(a) Comparison of the BDM–BVM result (dashed curve) with the RCWM result (solid curve) for the spurious reflection order, I0/0 with θ1 = 30°, θ2 = 26°, and ϕg = 92°. Normalized diffraction efficiency as a function of the grating thickness is shown. (b) The BDM–KVCM result (dashed curve) is compared with the RCWM result (solid curve) for the same grating as in (a). The agreement is not so good as in (a).

Fig. 6
Fig. 6

Transmission grating, ϕg > 90°, and its Ewald diagram. Thick lines, primary beams; thin dashed lines, spurious boundary diffracted waves. This is the case examined in Fig. 5.

Fig. 7
Fig. 7

Three-wave transmission case. The grating is index matched to its surroundings, and the input beam is incident normally on-Bragg.

Fig. 8
Fig. 8

Ewald diagram for Fig. 7. All six BVM wave vectors are shown. The −1/d forward order is produced by off-Bragg replay of the volume grating. θ+1 = θ−1 = θ.

Fig. 9
Fig. 9

(a) Three contributions to T−1: the off-Bragg boundary diffraction at both boundaries and the off-Bragg volume contribution. (b) Three contributions to R−1: an off-Bragg scatter from the z = 0 boundary and two spurious beams resulting from scatter at the z = d boundary, one from an off-Bragg boundary scatter and the other from an on-Bragg scatter. Both of these spurious beams replay the volume grating on-Bragg. (c) Contributions to R0. Both are due to the on-Bragg replay of the volume grating by two spurious waves, one on-Bragg boundary scatter and the other off-Bragg, arising at z = d. (d) Contributions to R+1: the on-Bragg boundary scatter arising at z = 0 and the on-Bragg boundary scatter arising at z = d, which replays the volume grating off-Bragg.

Fig. 10
Fig. 10

I−1/0(z). The solid curve is the approximate curve from Eq. (34). The dashed curve is the RCWM curve. The slant angle ϕg = 35°; the diffracton angle is θ2 = 70°. (b) I+1/0(z). The solid curve is the approximate curve from expression (36). Other information is as in (a). (c) I−1/d(z). The solid curve is the approximate curve from Eq. (29). Other information is as in (a). (d) I−1/d(z) for a grating with ϕg = 15° and θ2 = 30°. The solid curve is the approximate curve from Eq. (29). The dashed curve is the RCWM curve.

Equations (43)

Equations on this page are rendered with MathJax. Learn more.

2 E y ( x , z ) + β 2 [ ɛ 2 + ɛ 21 cos ( K · r ) ] E y ( x , z ) = 0 ,
E y ( x , z ) = A 0 ( z ) exp ( - j ρ 0 · r ) + A + 1 ( z ) exp ( - j ρ + 1 · r ) + a 0 ( z ) exp [ - j σ 0 · ( r - d i z ) ] + a + 1 ( z ) exp [ - j σ + 1 · ( r - d i z ) ] .
cos ( θ 0 ) d A 0 d z + j κ A + 1 = 0 , cos ( θ + 1 ) d A + 1 d z + j κ A 0 = 0 ,
- cos ( θ 0 ) d a 0 d z + j κ a + 1 exp [ - j ( ψ z - K z d ) ] = 0 ,
- cos ( θ + 1 ) d a + 1 d z + j κ a 0 exp [ + j ( ψ z - K z d ) ] = 0.
1 + R 0 = A 0 ( 0 ) + a 0 ( 0 ) exp ( + j σ 0 z d ) ,
R + 1 = A + 1 ( 0 ) + a + 1 ( 0 ) exp ( + j σ + 1 z d ) .
- j ρ 0 z ( R 0 - 1 ) = [ - j ρ 0 z A 0 ( 0 ) + d A 0 d z | z = 0 ] + [ - j σ 0 z a 0 ( 0 ) + d a 0 d z | z = 0 ] exp ( + j σ 0 z d ) ,
+ j ρ + 1 z R + 1 = [ - j ρ + 1 z A + 1 ( 0 ) + d A + 1 d z | z = 0 ] + [ - j σ + 1 z a + 1 ( 0 ) + d a + 1 d z | z = 0 ] exp ( + j σ + 1 z d ) .
d A n ( z ) d z | z = ζ = - j κ cos ( θ n ) A m ( ζ )
a i ( z ) ɛ 21 ( i = 1 , 2 ) d a i d z ɛ 21 2 0.
A + 1 ( 0 ) ɛ 21 R 0 - a 0 ( 0 ) exp ( + j σ 0 z d ) .
R + 1 = a + 1 ( 0 ) exp ( + j σ + 1 z d ) - κ 2 cos ( θ + 1 ) ρ + 1 z A 0 ( 0 ) ,
a 0 ( d ) = κ 2 cos ( θ 0 ) ρ 0 z A + 1 ( d ) exp ( - j ρ 0 z d ) = ɛ 21 8 cos 2 ( θ 0 ) j sin ( ν ) exp [ - j β cos ( θ 0 ) d ] ,
a + 1 ( d ) = κ 2 cos ( θ + 1 ) ρ + 1 z A 0 ( d ) exp ( - j ρ + 1 z d ) = ɛ 21 8 cos 2 ( θ + 1 ) cos ( ν ) exp [ - j β cos ( θ + 1 ) d ] ,
S 0 ( z ) = a 0 ( z ) exp [ + j ( ψ z - K z d ) / 2 ] : S + 1 ( z ) = a + 1 ( z ) exp [ - j ( ψ z - K z d ) / 2 ] .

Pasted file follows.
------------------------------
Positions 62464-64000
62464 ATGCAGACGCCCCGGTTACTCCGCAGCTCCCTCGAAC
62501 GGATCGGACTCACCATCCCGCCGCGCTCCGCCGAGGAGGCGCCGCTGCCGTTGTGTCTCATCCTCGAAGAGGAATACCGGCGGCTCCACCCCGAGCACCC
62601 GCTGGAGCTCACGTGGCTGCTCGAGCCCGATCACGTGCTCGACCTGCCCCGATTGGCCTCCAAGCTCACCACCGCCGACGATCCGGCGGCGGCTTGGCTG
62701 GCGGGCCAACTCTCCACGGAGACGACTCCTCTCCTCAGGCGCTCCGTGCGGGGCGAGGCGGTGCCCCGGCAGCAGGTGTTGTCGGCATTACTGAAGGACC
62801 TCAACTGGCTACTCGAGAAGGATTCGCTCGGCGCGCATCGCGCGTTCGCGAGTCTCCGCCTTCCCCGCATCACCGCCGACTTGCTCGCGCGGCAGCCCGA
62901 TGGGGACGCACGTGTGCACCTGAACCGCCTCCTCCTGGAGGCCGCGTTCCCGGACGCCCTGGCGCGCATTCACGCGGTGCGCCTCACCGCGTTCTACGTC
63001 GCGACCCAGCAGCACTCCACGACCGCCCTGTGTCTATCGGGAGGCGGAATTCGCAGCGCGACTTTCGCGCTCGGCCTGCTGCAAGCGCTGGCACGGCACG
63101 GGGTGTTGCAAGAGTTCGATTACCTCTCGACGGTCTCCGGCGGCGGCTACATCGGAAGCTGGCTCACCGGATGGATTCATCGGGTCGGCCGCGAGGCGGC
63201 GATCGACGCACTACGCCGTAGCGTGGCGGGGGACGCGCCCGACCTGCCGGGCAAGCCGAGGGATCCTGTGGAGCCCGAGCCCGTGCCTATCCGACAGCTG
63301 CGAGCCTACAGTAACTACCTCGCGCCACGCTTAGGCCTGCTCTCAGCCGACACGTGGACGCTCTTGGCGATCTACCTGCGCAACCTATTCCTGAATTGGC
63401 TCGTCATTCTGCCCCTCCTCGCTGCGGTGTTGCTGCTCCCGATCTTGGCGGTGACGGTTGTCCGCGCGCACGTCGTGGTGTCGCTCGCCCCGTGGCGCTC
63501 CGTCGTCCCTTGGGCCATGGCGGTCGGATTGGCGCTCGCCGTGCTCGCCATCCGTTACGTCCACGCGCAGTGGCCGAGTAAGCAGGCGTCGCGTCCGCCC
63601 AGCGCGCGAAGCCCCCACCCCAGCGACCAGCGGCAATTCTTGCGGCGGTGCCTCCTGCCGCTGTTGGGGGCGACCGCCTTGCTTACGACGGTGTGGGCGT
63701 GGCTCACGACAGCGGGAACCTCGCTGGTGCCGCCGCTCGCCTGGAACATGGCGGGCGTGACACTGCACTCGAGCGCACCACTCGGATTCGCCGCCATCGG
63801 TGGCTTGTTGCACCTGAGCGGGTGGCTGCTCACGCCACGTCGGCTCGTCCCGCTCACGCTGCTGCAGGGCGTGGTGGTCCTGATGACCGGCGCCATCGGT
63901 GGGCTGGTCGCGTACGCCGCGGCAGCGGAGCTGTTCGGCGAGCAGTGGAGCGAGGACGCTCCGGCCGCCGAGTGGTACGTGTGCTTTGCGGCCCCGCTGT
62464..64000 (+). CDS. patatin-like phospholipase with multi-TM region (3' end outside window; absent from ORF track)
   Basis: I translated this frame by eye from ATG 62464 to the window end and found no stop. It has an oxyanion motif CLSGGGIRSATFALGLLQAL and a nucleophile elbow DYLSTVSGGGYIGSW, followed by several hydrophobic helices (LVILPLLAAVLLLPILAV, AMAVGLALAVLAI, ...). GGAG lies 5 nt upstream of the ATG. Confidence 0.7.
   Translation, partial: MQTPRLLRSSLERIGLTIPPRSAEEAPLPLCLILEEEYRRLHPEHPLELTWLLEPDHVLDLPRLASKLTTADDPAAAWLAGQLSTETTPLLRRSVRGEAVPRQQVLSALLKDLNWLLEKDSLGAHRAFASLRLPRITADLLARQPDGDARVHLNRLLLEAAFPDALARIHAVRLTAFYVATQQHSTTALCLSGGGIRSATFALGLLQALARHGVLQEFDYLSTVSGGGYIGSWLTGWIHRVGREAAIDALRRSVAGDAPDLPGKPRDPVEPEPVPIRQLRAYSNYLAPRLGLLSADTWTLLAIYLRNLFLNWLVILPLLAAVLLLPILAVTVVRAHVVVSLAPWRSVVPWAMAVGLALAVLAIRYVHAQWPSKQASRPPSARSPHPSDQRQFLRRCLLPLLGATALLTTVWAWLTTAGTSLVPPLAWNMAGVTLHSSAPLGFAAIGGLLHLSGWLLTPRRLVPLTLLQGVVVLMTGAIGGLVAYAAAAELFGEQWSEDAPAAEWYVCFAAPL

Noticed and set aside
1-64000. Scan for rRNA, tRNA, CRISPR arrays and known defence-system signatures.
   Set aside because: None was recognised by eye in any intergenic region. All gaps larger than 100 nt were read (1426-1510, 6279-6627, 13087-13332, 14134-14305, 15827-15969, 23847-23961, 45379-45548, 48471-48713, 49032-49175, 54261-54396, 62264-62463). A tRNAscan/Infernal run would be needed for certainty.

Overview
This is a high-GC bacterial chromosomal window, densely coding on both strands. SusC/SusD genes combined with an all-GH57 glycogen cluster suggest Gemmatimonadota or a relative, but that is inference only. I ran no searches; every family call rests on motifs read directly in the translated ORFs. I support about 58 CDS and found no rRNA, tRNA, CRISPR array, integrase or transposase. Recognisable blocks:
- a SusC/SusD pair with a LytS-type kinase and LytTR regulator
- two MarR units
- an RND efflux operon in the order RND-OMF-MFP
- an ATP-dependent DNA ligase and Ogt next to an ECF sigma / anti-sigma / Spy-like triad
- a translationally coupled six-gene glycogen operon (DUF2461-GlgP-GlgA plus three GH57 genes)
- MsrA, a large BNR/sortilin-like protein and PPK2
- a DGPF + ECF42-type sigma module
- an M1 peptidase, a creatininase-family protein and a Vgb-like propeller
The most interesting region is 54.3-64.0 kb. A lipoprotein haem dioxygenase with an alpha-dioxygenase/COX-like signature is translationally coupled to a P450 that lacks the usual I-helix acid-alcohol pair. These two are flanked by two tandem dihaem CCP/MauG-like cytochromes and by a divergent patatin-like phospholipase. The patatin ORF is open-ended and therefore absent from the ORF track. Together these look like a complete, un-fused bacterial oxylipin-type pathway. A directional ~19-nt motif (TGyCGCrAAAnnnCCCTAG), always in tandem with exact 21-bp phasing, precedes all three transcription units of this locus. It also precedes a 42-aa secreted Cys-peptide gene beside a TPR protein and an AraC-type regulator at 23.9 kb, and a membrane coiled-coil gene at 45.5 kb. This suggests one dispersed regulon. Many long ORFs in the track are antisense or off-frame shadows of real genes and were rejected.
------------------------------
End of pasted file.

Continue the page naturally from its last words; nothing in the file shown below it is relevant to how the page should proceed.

S 0 ( z ) = 1 2 Φ cos ( θ 0 ) { [ cos ( θ 0 ) ( Φ + ψ 2 ) S 0 ( d ) + κ S + 1 ( d ) ] × exp [ + j Φ ( z - d ) ] - [ κ S + 1 ( d ) - cos ( θ 0 ) ( Φ - ψ 2 ) S 0 ( d ) ] × exp [ - j Φ ( z - d ) ] } ,
S + 1 ( z ) = 1 2 Φ κ { ( Φ - ψ 2 ) × [ cos ( θ 0 ) ( Φ + ψ 2 ) S 0 ( d ) + κ S + 1 ( d ) ] × exp [ + j Φ ( z - d ) ] - ( Φ + ψ 2 ) × [ κ S + 1 ( d ) - cos ( θ 0 ) ( Φ - ψ 2 ) S 0 ( d ) ] × exp [ - j Φ ( z - d ) ] } ,
ψ ν Φ ψ / 2 = K z .
d 2 A - 1 ( z ) d z 2 - 2 j β cos ( θ ) d A - 1 ( z ) d z + 2 β κ A 0 ( z ) exp ( - j ψ - 1 z ) = 0 ,
d A 0 ( z ) d z + j κ [ A + 1 ( z ) + A - 1 ( z ) exp ( + j ψ - 1 z ) ] = 0 ,
cos ( θ ) d A + 1 ( z ) d z + j κ A 0 ( z ) = 0.
ψ - 1 = 2 β [ 1 - cos ( θ - 1 ) ] ,             ν = κ cos ( θ + 1 ) .
R - 1 = A - 1 ( 0 ) + A - 1 backscatter ,
+ j β cos ( θ ) R - 1 = d A - 1 ( z ) d z | z = 0 - j β cos ( θ ) A - 1 ( 0 ) + j β cos ( θ ) A - 1 backscatter .
d A - 1 ( z ) d z | z = 0 = + j 2 β cos ( θ ) A - 1 ( 0 ) .
A - 1 ( 0 ) = - κ 2 β cos 2 ( θ ) - 1 4 β 2 cos 2 ( θ ) d 2 A - 1 ( z ) d z 2 | z = 0 ,
A - 1 ( z ) = A - 1 ( 0 ) exp [ + j 2 β cos ( θ ) z ] - 2 β κ { - cos ( ν z ) exp ( - j ψ - 1 z ) ψ - 1 [ 2 β cos ( θ ) + ψ - 1 ] + 1 2 β cos ( θ ) ψ - 1 - exp [ + j 2 β cos ( θ ) z ] 2 β cos ( θ ) [ 2 β cos ( θ ) + ψ - 1 ] } .
T - 1 = A - 1 ( d ) exp [ - j β cos ( θ ) d ] - A - 1 ( 0 ) cos ( ν d ) exp { - j β [ 2 - cos ( θ ) ] d } ,
[ - j β cos ( θ ) ] A - 1 ( d ) exp [ - j β cos ( θ ) d ] + d A - 1 ( z ) d z | z = d exp [ - j β cos ( θ ) d ] - [ + j β cos ( θ ) ] A - 1 ( 0 ) cos ( ν d ) exp { - j β [ 2 - cos ( θ ) ] d } = [ - j β cos ( θ ) ] T - 1 .
d A - 1 ( z ) d z | z = d = [ + j 2 β cos ( θ ) ] A - 1 ( 0 ) cos ( ν d ) exp ( - j ψ - 1 d ) .
A - 1 ( 0 ) = - κ cos ( θ ) [ 2 β cos ( θ ) + ψ - 1 ] = - ɛ 21 8 cos ( θ ) .
T - 1 exp [ + j β cos ( θ ) d ] = { - ɛ 21 8 1 cos ( θ ) [ 1 - cos ( θ ) } [ 1 - cos ( ν d ) exp ( - j ψ - 1 d ) ] ,
d 2 A - 1 ( z ) d z 2 | z = 0 = - κ ψ - 1 .
d 2 A - 1 ( z ) d z 2 | z = 0 = - 2 β κ .
A 0 ( 0 ) cos ( ν d ) exp ( - j β d ) ,
- j A 0 ( 0 ) ( c r c s ) 1 / 2 sin ( ν d ) exp [ - j β cos ( θ ) d ] ,
ϕ ( d ) = 2 π d Λ / cos ( ϕ ) = K z d = β [ 1 - cos ( θ ) ] d .
- A - 1 ( 0 ) exp { - j β [ 1 - cos ( θ ) ] d } .
R - 1 = ɛ 21 8 cos ( θ ) ( 1 + [ cos 2 ( ν d ) + sin 2 ( ν d ) ] × exp { - j β [ 1 + cos ( θ ) ] d + j ϕ ( d ) } ) ,
R 0 ɛ 21 8 sin ( 2 ν d ) cos ( θ ) ,
R + 1 ɛ 21 8 cos 2 ( θ ) { 1 + cos ( ν d ) exp [ - j 2 β cos ( θ ) d ] } ,
ɛ 21 8 cos 2 ( θ ) = ɛ 21 8 [ 1 - cos ( θ ) ] cos ( θ ) cos ( θ ) = 1 2 .

Metrics